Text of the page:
Wednesday, November 7, 2012

Fusion-IO: It's Not Just About Big Data, But About Fast Data

If you opened up a time capsule going back to my last article on Fusion-IO (FIO), you might surmise that not too much happened regarding share price. After all, the stock currently crosses the tape at roughly $25, and that's where it stood three months ago after announcing a killer quarter (it was their last quarter in fiscal year 2012). That may make sense since revenues were up only 11% sequentially in their most recent report with a lot of expectations for the security.

However, the stock was not stagnant. Just the opposite. It was in perpetual motion. Because of a showstopper Q4, and top notch technology, the Wall Street press has treated this company like royalty. The result was a moving target that topped the charts at $32, only to come back down to what I continue to believe is an inflated level at $25. Although I like the company, especially with a hired gun like Steve Wozniak as Chief Scientist, I still maintain this is a risky equity. Let's examine the 2013 Q1 conference call, and see what you think.

First and foremost, two customers, Apple (AAPL) and Facebook (FB), represent approximately 56% of revenues. Hewlett-Packard (HP) accounts for an additional 14% of sales, which brings us a total of 70% on the top line for just three companies. That is not diversification, although these are premium clients to have on the ledger. Many of Fusion-IO's enterprise end-users fulfill their products through OEM Hewlett-Packard. "Hyperscale accounts" like Apple and Facebook are handled by the in-house marketing staff.

Another item I consider somewhat dicey is that earnings from Q1 2013 were substantially lower than a year earlier. As presented in the press release: "Net income for the fiscal first quarter of 2013 was $3.9 million, or $0.04 per diluted share, compared to net income of $7.2 million, or $0.07 per diluted share, in the fiscal first quarter of 2012.". This may have accounted for the sell-off after the conference call.

Going forward to next quarter, revenue is expected to be flat sequentially. Stock pundits like Jim Cramer use the expression "under promise, over deliver" when describing the low balling tactic some CEO's use to goose an equity's value, but I don't think this is the case for Fusion-IO. Too many times during the conference call, company executives used expressions like:

  • A macro environment that by all accounts appears to be growing more tepid.
  • Visibility is more difficult in this kind of an environment. And so our customers provide a little less tail, long tail if you will, as to what their deployment schedules are.
  • The macro environment is a little more attentive than it was six months ago. And our customers do in essence provide a little bit less visibility in the market. So while we know we're not immune to whatever the macro environment is up to, our solutions are more compelling in a tightening market scenario.
An additional tidbit that makes me wary about near term valuation of Fusion-IO is that revenues are back-end loaded. Full year sales growth for the company is expected to be in the range of 45 to 50%. We've already established that first and second quarters are practically flat, which means they'll really pour it on in Q4. I think that's great for the company, and the market is a forward looking mechanism, but a lot can happen in 3-6 months. What I'm suggesting is that the stock could go lower, not just on macro business conditions, but for company specific reasons.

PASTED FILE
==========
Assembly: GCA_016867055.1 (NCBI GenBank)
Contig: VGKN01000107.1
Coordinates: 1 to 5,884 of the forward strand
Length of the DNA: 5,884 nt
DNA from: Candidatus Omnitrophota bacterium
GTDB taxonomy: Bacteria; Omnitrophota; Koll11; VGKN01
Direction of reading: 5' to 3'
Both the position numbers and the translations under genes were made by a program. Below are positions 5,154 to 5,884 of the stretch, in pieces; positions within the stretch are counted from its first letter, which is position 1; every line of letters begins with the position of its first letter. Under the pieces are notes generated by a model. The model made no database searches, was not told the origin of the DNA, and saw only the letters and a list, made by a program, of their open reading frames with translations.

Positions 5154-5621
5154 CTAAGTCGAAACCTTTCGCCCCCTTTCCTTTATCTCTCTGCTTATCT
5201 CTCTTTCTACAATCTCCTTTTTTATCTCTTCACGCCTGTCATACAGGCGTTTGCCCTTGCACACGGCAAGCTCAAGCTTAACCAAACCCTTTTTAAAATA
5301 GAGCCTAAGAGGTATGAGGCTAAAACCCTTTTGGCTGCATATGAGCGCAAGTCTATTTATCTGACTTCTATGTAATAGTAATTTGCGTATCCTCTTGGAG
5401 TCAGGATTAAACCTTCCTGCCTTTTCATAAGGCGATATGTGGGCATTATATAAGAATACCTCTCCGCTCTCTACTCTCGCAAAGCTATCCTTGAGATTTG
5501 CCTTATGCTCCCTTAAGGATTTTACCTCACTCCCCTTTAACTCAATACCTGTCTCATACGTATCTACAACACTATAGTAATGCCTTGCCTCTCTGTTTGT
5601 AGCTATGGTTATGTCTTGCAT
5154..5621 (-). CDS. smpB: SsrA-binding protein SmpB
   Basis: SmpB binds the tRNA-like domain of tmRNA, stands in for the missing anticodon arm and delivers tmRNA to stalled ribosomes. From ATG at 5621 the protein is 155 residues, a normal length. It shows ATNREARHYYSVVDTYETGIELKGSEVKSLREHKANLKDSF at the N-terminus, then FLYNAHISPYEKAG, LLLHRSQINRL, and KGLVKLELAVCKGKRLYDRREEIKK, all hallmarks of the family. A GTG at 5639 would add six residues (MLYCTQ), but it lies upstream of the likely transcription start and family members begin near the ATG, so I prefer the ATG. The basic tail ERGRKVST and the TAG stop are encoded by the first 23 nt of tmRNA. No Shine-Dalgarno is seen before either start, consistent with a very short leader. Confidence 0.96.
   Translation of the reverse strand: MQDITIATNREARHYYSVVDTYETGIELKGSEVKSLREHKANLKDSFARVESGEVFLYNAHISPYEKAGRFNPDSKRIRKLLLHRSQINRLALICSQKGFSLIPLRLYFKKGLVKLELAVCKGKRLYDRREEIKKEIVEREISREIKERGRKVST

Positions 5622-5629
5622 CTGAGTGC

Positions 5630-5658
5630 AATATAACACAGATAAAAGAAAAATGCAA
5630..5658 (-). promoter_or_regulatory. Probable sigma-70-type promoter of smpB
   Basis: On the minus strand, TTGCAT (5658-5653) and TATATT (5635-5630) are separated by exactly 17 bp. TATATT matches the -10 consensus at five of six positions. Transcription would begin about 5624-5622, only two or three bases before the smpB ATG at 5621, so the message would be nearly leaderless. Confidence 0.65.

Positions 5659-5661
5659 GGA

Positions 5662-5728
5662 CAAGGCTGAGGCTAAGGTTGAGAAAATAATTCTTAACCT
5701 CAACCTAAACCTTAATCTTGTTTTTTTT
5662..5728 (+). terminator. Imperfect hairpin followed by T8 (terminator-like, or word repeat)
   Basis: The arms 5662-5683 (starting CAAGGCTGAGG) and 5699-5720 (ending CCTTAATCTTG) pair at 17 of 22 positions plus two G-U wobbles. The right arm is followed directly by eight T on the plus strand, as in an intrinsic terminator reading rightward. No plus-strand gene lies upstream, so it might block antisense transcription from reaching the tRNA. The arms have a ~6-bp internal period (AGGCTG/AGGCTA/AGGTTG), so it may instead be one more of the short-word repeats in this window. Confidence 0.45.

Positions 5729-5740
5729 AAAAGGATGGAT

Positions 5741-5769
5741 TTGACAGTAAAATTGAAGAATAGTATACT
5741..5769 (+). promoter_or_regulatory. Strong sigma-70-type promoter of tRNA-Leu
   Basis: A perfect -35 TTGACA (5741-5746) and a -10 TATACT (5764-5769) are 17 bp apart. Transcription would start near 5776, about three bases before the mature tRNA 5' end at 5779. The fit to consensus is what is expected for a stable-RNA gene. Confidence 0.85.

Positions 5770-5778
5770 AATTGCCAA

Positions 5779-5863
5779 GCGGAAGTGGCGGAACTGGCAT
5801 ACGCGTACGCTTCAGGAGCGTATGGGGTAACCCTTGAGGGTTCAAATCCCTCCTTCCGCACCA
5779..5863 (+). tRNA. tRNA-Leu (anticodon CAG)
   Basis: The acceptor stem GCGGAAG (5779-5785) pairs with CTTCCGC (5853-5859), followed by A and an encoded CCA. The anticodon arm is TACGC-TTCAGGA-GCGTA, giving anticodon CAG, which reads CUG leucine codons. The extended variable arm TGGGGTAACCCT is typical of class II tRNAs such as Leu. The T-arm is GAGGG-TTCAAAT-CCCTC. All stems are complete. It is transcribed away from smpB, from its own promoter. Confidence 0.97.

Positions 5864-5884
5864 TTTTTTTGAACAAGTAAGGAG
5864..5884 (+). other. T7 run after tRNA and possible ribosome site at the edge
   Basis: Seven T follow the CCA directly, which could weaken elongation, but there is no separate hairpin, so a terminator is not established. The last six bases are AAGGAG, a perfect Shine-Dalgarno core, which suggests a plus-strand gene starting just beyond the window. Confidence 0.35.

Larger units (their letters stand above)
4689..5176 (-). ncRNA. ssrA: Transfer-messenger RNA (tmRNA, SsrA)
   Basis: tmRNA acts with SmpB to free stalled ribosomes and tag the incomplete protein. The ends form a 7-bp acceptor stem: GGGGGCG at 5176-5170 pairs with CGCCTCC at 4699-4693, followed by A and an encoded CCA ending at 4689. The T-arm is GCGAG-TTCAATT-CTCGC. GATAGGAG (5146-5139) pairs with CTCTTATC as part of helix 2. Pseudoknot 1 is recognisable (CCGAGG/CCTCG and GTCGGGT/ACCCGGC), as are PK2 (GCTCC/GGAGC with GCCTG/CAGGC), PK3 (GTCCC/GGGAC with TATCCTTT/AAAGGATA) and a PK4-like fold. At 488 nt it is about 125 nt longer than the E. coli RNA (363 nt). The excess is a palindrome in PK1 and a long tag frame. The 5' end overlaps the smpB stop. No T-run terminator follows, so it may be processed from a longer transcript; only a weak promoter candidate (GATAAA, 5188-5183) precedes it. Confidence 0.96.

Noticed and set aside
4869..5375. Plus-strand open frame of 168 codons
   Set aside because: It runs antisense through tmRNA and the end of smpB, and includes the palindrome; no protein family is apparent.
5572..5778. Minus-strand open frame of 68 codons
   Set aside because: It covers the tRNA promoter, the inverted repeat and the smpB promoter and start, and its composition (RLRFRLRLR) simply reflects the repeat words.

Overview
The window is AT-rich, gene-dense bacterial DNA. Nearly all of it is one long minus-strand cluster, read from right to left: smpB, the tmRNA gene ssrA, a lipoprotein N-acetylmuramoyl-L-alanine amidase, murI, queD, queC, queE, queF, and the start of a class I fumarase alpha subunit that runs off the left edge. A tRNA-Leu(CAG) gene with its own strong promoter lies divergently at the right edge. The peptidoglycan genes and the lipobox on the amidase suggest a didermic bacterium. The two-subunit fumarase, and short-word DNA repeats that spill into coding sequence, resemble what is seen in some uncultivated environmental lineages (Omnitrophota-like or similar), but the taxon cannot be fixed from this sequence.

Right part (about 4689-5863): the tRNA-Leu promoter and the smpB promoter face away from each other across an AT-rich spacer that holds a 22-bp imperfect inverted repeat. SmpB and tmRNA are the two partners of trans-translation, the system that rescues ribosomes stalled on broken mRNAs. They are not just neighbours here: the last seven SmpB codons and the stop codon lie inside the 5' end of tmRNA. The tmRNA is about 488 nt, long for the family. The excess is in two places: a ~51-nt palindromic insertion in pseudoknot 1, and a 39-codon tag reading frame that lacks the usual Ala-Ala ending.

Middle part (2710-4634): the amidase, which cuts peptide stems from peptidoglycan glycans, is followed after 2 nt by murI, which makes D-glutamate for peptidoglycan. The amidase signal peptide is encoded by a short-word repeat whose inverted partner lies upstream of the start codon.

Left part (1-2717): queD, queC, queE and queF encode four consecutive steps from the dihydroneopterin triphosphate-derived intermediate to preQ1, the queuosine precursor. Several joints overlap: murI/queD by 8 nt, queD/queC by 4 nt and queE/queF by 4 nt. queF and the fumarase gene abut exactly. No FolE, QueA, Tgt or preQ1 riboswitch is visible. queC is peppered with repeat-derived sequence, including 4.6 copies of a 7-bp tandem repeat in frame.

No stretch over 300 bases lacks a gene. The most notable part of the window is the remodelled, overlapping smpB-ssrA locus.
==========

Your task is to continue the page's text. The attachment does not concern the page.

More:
So what's all the hubbub about the company? Their technology. It is projected to decimate the competition. Their two big clients, Facebook and Apple, are the upper crust of Silicon Valley, and primarily use leading edge technologies to remain ahead of the pack. Like the title of this post suggests, Fusion's software is faster than their rivals, and considerably more cost effective.

They produce an open system that runs on a majority of servers in the data center. With Fusion-IO's ioTurbine, Direct Cache and ION data accelerator software products, they are able to improve the capabilities of storage platforms including HP's 3PAR, Cisco's (CSCO) Blade Server, IBM's (IBM) D series, Dell's (DELL) Compellent and NetApp's (NTAP) ONTAP. In fact, during the second half of the year, recent marketing partnerships with both Cisco and NetApp will further expand Fusion's global footprint.

No stock gets a free pass, and Fusion-IO is certainly not an exception. Just look at what happened to the security after this past quarter when everything seemed copacetic. If we examine some of the measurables as provided by Seeking Alpha, we can see that the short float is 30.4%, forward p/e ratio is 222, price/sales is 5.5, and price/book is 5. That to me is a dangerous stock.

Although a legit company, it is no longer a favorite of the momentum crowd, which may put additional pressure on the equity because of negative investor psychology. Investor psychology can go both ways. My impression is that if you are a patient investor, you may be able to purchase this stock at a more advantageous price.